Sign in to follow this  
Followers 0
Tnsharpshooter

Minelab Service Rep Seems Is Watching At Least Some Forums

21 posts in this topic

Minelab - as far as I can determine - don't assemble their detectors.  They are built by a subcontractor in Malayasia  There is no pile of parts and sub-assemblies lying around in Australia or anywhere else.  This is a problem for them.  Quick repairs require that  commectors, mechanical and electronic parts, circuit boards are readily available at service centers.  For their modern machines, that seems to be a problem for them. This is a problem which is not easy, cheap or quick to fix. 

Glad to hear that they have realized that this is a problem which can and will impact brand loualty.  Hope they move fast and effectively.

1 person likes this

Share this post


Link to post
Share on other sites

Another thing.. I read on another  forum that kellyco will put people ahead of the line on repairs if they pay a expedition fee. I don't know if that is true or not I'll try and find where I saw that...Looking at the Orville Dam news right now... Not good calling for evacuations down stream. 

strick

Share this post


Link to post
Share on other sites

Thanks for the link Steve.

I wonder from a unit sales number standpoint worldwide,,,,how does the USA stack up here???

I would think we would be at or near the top.

Would have expected they would sure not have slighted the USA for repair support overall.

 

Share this post


Link to post
Share on other sites

The big picture is that Minelab benefitted immensely from the big African gold rush a few years back. The GPX 4500 could not be built fast enough to supply demand. Like all gold rushes the bubble popped, and Minelab sales plunged as a result. It is very hard for any company to deal with seriously declining revenues, and Minelab cut expenses everywhere they could. Service is often the first thing to suffer under those circumstances at any company. A smart company cuts deep and fast, but usually goes too far. Minelab did execute a significant turn around, and sales are once again climbing. Now there is some damage to repair also going forward.

This is all fairly public knowledge. Minelab is owned by Codan, a publicly traded company. Much can be learned reading Codan company reports. The U.S. is a very large market, but most growth is occurring elsewhere. Africa has actually been the big growth market as of late, which is why all the focus by companies to make detectors for the Africa market.

Here you think in terms of owning a detector for decades, and why won't they service that 20 year old detector. In Africa, they wore the darn thing out after a year, threw it away, and got another one!

2 people like this

Share this post


Link to post
Share on other sites
1 hour ago, Reno Chris said:

Tnsharpshooter - some problems occur with part availability. If your detector needs a new XYZ17 transistor, and the manufacturer stopped making them a year ago, the truth is that it can be near impossible to get additional obsolete parts like that. This situation affects all detector manufacturers.

This excuse is greatly overused by companies. Custom & semi-custom parts (keypad, display, etc) and sole-source parts, yes. But most electronic parts are either multi-sourced, or easily substituted with something close enough.

The actual reality is, most companies (and not just detector companies) don't repair at the component level, they repair at the board level. That is, they swap out a whole board. When a product is discontinued, they normally set aside a stock of replacement boards sufficient for x-years of repair. Once those boards are gone, no more repair.

1 person likes this

Share this post


Link to post
Share on other sites

I am aware of how expensive logistics,,,repair facilities,,,parts storage can be.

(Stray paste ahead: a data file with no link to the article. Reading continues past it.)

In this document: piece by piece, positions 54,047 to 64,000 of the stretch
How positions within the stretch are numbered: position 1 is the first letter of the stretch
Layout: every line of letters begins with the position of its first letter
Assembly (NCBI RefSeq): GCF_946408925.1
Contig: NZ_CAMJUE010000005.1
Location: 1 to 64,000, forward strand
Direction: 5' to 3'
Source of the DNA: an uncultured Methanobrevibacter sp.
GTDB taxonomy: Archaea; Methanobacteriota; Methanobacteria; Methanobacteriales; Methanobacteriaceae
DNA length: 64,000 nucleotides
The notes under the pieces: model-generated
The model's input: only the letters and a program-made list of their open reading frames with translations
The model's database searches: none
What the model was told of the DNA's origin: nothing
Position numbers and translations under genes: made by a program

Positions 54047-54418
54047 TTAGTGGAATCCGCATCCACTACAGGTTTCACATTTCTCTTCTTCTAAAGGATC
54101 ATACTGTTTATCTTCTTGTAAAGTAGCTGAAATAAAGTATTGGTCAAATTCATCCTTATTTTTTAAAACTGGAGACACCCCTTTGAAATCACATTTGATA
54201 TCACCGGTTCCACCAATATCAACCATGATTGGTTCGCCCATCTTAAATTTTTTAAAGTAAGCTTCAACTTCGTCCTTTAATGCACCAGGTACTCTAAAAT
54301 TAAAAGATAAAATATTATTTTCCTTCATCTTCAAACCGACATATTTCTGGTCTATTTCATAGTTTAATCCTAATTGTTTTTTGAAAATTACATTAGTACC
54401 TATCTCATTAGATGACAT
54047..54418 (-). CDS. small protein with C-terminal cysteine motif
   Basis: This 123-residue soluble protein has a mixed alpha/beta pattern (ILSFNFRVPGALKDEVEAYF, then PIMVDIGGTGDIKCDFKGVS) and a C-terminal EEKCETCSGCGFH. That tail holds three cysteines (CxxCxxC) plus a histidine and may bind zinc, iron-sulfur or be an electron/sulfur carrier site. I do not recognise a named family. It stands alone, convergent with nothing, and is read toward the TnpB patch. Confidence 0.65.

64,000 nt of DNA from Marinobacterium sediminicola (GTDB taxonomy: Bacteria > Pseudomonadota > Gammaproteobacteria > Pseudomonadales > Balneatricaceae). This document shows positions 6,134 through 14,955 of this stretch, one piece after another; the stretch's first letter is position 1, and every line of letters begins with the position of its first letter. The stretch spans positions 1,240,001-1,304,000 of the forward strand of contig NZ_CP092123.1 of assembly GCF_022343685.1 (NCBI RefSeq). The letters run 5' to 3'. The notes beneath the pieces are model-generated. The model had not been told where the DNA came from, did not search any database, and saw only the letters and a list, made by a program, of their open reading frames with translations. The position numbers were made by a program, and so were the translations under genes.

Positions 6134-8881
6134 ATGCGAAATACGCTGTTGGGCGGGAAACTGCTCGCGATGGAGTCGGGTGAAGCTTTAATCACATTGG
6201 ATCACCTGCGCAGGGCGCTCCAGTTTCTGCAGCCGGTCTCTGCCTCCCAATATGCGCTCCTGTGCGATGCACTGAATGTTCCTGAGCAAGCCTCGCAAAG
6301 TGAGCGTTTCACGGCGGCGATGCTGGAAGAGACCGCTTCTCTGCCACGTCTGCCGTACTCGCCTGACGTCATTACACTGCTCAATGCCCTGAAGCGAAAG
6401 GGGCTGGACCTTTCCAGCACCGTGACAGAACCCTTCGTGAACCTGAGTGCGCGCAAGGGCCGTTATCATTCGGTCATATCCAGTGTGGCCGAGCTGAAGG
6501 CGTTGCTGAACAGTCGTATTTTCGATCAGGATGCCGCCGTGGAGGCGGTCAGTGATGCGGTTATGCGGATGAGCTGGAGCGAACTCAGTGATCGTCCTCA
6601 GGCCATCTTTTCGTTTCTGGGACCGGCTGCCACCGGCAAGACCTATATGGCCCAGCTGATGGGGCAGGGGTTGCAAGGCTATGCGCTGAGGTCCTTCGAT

Learned a lot about this in AF.

I think detector manufacturers should be looking hard at designing their detectors for easier maintenance/repairs.

Consider modular design,,,and being such,,,imagine a detector owner could possibly exchange out their module with a module of off someone else's detector,,,,troubleshooting.

Could save loads of $$ and time with shipping and repairs.

Or if not the swapping,,,at least a manufacturer based on malfunction can get a replacement module out to customer.

Now saying this,,,is obviously easier than doing,,,detector strength,,looks,,feel,,and durability can't be compromised,,,weight too probably.

And must be user friendly with parts exchange-- not complicated.

Xp in a way enjoys this in a way with Deus.

Detector companies,,,,need to think lean and mean.

Share this post


Link to post
Share on other sites

They generally do think that way. First Texas for instance and Garrett certainly, just swap out a board and you are done. There is not much in a F75 or AT Pro.

This is an issue but honestly, I have owned a lot of detectors and they rarely fail.

Share this post


Link to post
Share on other sites

Detector companies are cursed with customers who want to use their products for 20 years.  OK for L.L. Bean, but for electronic devices it's a problem. Like Carl said, once the supply of set aside replacement boards is gone, it's all over.

whites is famous for having rat-holed bits and pieces of detectors.  More than once I have been offered a repair on an obselete detector by ising a "servicable" used part.  I happily said OK, but frankly, that's not a very rational way to run a business.

Share this post


Link to post
Share on other sites

I'm presuming for example all the detector electronics in F75 are in the head of detector.

If this is so,,,,wonder if the head could be screwed off by a user and replaced.

Even looking at non USB capable detectors,,,a firmware upgrade,,,,just buy the updated head.  Or just send in the head for upgrade.

I wonder for example,,,just how much shipping $$$ were spent on F75 units upgraded to DST,,,,and the MX Sport with its firmware updates and screen cracks??

Shipping entire detectors back and forth.

Granted MX sport being waterproof,,,an easily removable head might not be feasible.

But I think the point here is still a good one.

This would be a departure from the norm,,,but I think a manufacturer could benefit.

Where there is a will, there is a way.

A lot of this here,,,I could label as a CYA concept for a manufacturer.

Share this post


Link to post
Share on other sites
1 hour ago, Geotech said:

The actual reality is, most companies (and not just detector companies) don't repair at the component level,